The Wild Atlantic Way in Kerry, Must-See Spots
Most visitors to the Kingdom choose to explore the Wild Atlantic Way by car. The route is well-signposted and it is easy to find maps, so even if you are not familiar with the area you should be able to find your way around with ease.
Some intrepid travellers opt to discover the Wild Atlantic Way by bike. If this is something that appeals to you, then we recommend getting in touch with an experienced guide or cycling tour group that can help you discover the best that the region has to offer.
If you want to immerse yourself fully in the natural beauty of the region, then you may want to consider going by foot. There are plenty of spectacular walking routes along the Wild Atlantic Way in Kerry which cater to hikers of all skill levels.
A one-of-a-kind adventure
A one-of-a-kind adventure
The Wild Atlantic Way is the longest defined coastal drive in the world, and for visitors to County Kerry looking to experience natural beauty, and the breath-taking scenery of the coastline, this is a journey for you.
A one-of-a-kind adventure and the road trip of a lifetime, the Wild Atlantic Way’s stunning 2,500km stretch of coast offers all this and more. Kerry boasts the longest section of the Wild Atlantic Way with 19 Discovery Points, 4 Embarkation Points and 1 Signature Point, and with plans to development even more.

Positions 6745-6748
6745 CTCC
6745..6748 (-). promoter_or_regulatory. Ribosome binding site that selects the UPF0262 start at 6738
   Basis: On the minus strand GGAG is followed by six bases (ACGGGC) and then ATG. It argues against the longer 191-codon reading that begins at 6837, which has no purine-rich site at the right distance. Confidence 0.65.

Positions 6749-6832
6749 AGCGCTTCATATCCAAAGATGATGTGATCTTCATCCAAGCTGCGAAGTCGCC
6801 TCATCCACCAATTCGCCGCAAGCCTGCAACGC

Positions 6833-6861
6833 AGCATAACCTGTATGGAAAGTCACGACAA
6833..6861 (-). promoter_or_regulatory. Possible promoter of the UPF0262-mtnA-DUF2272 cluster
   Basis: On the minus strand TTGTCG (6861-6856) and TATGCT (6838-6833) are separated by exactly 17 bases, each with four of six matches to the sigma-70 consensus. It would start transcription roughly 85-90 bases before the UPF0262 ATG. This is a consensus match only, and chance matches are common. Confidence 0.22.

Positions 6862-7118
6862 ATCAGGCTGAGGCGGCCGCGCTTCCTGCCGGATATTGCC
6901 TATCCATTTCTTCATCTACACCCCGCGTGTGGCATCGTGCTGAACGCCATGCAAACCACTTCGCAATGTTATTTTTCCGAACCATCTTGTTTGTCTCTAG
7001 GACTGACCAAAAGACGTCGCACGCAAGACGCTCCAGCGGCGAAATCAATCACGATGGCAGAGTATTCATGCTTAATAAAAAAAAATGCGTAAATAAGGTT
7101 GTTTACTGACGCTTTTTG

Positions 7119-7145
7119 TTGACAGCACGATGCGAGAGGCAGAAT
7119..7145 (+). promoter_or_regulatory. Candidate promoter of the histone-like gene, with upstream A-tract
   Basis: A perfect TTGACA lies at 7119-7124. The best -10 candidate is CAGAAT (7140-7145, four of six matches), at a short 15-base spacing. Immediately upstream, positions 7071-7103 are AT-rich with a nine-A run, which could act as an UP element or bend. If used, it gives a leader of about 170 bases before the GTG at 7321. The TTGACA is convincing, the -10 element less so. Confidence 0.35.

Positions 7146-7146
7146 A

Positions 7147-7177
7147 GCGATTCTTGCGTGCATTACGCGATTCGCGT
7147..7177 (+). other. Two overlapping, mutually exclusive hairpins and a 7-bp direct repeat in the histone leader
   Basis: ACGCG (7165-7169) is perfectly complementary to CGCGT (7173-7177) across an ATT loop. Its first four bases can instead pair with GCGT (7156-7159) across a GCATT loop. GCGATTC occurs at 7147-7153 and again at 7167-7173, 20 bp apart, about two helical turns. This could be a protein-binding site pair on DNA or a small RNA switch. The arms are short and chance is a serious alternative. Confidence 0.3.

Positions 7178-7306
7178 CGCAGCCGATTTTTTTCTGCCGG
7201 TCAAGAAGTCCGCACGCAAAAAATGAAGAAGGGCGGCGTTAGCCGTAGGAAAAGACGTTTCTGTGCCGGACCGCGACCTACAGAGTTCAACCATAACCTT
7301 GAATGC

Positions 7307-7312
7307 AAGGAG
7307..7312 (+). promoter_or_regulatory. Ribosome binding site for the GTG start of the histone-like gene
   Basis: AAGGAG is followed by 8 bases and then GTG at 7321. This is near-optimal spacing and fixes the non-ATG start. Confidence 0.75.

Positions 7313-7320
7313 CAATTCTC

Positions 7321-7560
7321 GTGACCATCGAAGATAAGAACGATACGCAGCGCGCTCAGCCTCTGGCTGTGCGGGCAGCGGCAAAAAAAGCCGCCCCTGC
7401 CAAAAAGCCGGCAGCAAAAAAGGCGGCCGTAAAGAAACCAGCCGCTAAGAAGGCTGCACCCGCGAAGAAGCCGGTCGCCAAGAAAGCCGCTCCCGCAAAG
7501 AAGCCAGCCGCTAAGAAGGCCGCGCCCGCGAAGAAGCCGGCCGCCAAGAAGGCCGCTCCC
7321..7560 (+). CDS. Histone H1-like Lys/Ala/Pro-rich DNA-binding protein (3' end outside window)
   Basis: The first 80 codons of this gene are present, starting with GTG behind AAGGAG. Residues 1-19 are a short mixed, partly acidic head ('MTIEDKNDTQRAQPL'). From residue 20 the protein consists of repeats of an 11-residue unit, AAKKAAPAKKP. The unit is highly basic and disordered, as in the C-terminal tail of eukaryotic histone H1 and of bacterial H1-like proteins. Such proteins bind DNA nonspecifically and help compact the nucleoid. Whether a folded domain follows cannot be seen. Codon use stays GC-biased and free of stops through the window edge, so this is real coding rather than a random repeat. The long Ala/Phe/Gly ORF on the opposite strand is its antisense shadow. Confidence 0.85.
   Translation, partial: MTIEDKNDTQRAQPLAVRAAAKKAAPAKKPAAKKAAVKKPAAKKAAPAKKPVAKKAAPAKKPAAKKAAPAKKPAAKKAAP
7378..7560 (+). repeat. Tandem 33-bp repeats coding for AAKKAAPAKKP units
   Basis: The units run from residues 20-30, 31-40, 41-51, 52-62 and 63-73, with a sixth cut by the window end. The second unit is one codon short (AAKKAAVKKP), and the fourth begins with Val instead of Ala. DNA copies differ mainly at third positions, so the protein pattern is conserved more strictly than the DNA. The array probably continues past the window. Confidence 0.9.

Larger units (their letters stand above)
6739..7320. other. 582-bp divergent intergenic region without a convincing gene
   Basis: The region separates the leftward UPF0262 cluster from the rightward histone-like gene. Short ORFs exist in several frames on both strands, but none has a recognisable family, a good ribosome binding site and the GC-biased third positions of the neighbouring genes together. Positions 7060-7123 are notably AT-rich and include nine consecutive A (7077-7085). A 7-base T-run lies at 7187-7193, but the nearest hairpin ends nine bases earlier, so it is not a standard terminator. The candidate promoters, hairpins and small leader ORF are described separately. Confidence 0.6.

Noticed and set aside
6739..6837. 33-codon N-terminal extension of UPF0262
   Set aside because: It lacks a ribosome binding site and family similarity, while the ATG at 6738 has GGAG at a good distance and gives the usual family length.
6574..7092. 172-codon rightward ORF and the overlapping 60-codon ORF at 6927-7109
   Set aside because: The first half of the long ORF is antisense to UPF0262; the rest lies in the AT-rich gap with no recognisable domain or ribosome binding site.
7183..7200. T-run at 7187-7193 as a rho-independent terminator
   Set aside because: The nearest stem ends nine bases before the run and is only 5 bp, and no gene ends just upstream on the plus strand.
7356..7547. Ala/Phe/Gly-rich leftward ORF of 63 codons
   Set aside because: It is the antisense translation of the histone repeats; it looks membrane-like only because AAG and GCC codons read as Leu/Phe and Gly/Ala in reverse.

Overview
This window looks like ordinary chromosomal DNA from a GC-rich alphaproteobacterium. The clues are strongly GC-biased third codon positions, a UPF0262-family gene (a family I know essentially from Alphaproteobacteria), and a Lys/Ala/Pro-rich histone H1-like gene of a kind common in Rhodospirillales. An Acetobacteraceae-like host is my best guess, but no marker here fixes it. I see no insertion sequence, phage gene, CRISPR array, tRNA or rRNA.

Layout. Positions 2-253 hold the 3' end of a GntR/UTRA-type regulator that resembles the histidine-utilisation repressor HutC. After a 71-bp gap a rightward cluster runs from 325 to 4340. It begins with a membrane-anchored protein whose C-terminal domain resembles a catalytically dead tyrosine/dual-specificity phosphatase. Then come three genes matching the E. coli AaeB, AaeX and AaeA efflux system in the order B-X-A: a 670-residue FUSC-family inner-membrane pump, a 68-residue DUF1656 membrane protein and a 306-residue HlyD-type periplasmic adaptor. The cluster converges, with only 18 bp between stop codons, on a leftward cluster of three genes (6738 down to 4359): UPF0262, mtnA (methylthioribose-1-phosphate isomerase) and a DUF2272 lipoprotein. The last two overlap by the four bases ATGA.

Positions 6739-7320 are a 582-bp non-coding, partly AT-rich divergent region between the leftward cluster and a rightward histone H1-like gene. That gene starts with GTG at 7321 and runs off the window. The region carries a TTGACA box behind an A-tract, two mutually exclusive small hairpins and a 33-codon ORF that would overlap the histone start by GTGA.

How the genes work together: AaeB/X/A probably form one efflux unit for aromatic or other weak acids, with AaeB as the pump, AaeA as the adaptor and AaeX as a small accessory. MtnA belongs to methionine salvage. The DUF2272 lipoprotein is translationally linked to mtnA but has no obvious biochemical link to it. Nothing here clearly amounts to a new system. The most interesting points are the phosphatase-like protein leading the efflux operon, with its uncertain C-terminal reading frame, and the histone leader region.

The Kerry route never fails to create countless memories. From cliff top views to great hikes and from historic cities to picture perfect coastal villages and some of the best surfing in the world, the Wild Atlantic Way drive caters for tourists of all ages and tastes. Slow down and experience attractions, walks, cycles, golf, fishing, surfing, swimming and places to stay along the Wild Atlantic Way Kerry.
Blaskets View, Co Kerry. Go as far west as the Wild Atlantic Way will takes you, and you’ll catch a glimpse of a group of fabled islands; deserted, battered by the elements, but endlessly fascinating. This viewing platform offers commanding views of the Blasket Islands, a group of islands no longer inhabited but very important to the cultural heritage of this area and in particular to the Irish language.
Skelligs View, Co Kerry. The Skellig Islands sit approximately 12km (8 miles) from the village of Portmagee in County Kerry. Accessed via boat trips from Valentia, Portmagee or Ballinskelligs, these islands are instantly representative of Kerry’s elemental west coast. Skelligs is a UNESCO World Heritage Site once described by the Irish playwright George Bernard Shaw as “part of our dream world”. The appearance of Skellig Michael in a small but very pivotal role in 2015’s Star Wars: The Force Awakens saw a surge in visitors to the island as Star Wars fans flocked in their thousands to see the site where Rey locates the missing Luke Skywalker.